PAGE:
What Happened Over the Next Fifteen Minutes Would Forever Change My Life...I looked out my left-side window and saw an eighty-story wall of deep black clouds in the distance appearing to gallop toward the plane. Soon, it was as if someone had turned the lights off. Everything went dark and the plane seemed to pick its way through these ominous cloud canyons amid growing turbulence. There was an eerie quiet, except for the steady drone of the engines, as we labored up to 34,000 feet.
Then, out of nowhere, a blinding lightning bolt abruptly struck the left engine with explosive power. The plane shook violently and the left engine went dead. Intense rain and hail battered the plane. Within seconds, the right engine 'flamed out'. Suddenly, we were squarely in the middle of a fierce category-five storm with no engines. The plane nosed downward and I heard the pilots call into the radio: "Mayday! Mayday!"
The next thirteen minutes were sheer terror. The plane jerked violently as the 75-mile per hour winds fiercely lashed sheets of rain against the windows. It seemed like the plane would not be able to withstand such extreme turbulence. I thought the metal skin of the plane would come apart at the seams. The oxygen masks popped out of the ceiling, but they dangled out of our reach because we were in a steep, spiraling nosedive.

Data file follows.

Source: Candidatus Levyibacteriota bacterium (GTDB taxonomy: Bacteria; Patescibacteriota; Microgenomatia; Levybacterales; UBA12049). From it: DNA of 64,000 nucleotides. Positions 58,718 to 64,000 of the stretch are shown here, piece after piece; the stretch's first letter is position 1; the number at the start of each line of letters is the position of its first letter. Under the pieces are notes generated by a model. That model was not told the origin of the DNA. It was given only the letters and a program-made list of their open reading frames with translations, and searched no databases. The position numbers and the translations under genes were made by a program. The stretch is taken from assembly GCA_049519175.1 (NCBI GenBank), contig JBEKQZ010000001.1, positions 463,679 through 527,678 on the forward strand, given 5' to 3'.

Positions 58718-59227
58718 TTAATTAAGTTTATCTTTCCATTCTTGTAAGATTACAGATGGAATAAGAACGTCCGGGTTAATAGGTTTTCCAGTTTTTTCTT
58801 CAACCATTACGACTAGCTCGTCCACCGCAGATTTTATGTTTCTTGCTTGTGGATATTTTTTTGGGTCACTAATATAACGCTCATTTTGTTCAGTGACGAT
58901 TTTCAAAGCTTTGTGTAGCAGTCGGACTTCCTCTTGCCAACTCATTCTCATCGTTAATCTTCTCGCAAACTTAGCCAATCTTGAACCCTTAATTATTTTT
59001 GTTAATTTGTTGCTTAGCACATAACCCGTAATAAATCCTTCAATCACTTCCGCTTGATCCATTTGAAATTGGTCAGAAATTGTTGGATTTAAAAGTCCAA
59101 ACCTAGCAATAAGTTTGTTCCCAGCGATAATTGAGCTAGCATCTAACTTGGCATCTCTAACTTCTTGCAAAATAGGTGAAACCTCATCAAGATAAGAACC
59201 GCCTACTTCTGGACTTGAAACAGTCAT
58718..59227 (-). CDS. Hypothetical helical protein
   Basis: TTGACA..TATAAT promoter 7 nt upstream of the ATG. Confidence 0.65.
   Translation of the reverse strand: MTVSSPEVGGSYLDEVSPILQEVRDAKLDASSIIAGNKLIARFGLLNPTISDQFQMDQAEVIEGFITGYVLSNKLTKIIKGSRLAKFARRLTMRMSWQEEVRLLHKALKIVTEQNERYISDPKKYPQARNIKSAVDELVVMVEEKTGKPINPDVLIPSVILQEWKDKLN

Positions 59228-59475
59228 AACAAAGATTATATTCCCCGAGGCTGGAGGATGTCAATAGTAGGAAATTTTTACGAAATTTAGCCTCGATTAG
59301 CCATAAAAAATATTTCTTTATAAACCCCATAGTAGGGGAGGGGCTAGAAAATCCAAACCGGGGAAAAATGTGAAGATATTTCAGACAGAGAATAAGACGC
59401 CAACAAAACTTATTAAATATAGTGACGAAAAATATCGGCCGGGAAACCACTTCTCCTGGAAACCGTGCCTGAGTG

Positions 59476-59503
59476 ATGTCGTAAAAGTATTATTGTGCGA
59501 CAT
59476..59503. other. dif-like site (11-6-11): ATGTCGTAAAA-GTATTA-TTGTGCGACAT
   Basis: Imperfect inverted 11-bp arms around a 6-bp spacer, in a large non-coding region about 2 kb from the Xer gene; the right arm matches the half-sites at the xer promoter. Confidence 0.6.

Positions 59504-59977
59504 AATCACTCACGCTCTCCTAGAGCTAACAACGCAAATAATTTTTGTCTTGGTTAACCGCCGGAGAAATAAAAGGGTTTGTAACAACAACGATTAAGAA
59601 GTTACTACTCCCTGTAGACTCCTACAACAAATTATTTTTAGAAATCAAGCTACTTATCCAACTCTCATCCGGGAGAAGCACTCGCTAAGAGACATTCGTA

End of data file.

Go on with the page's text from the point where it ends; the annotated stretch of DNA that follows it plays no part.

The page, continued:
To my utter disbelief throughout this chaotic, nightmarish descent, the engines could not be restarted. Worse yet, the batteries, which run off the engines, went dead after 10 minutes. So now the cabin lights abruptly shut off and the avionics shut down, cutting off the dial readouts that help identify the location of the plane and airport. We were now "dead sticking" toward a landing site we could not find at a very great rate of speed. At 3,000 feet, there was nothing but dense wilderness as far as the eye could see.
Then the pilot told us to put our heads between our legs and brace ourselves for a crash. We hit the trees with such force that the pilot and co-pilot were killed instantly. The cockpit dove deep into the earth. The plane tore apart from the impact and the fuselage section that contained the two of us separated and somersaulted into another set of trees further down the rocky ravine. I was drenched in jet fuel, hanging upside down by my seatbelt. I had fractured or broken many bones and I could hardly breathe. We crawled out of the wreckage and made our way to a huge fallen tree some thirty yards away.
Unbeknownst to me, we had crashed into a remote and rugged section of the vast Ottawa National Forest. We had missed Lake Superior and Chippewa Falls by just a few miles. The nearest road was a backwoods, two-track 'trail', and even that was two miles away. Night fell quickly and the deathly silence was interrupted by the yelping of coyotes and wolves in the distance.
As dawn broke, I limped through the debris field to the fuselage, looking for paper to try to make a fire. I was amazed to find my cell phone, undamaged, in the wreckage.
More incredible, I was able to get a signal. I dialed 911, which connected me to the dispatcher of the local Sheriff's Department. By the afternoon, I was patched through directly to the pilot of a life-flight chopper who I helped guide up the river to our crash site. It took the ground rescue crews almost an hour to reach our location. Finally, that afternoon, we were airlifted out of the river and taken to the emergency room of the local hospital.
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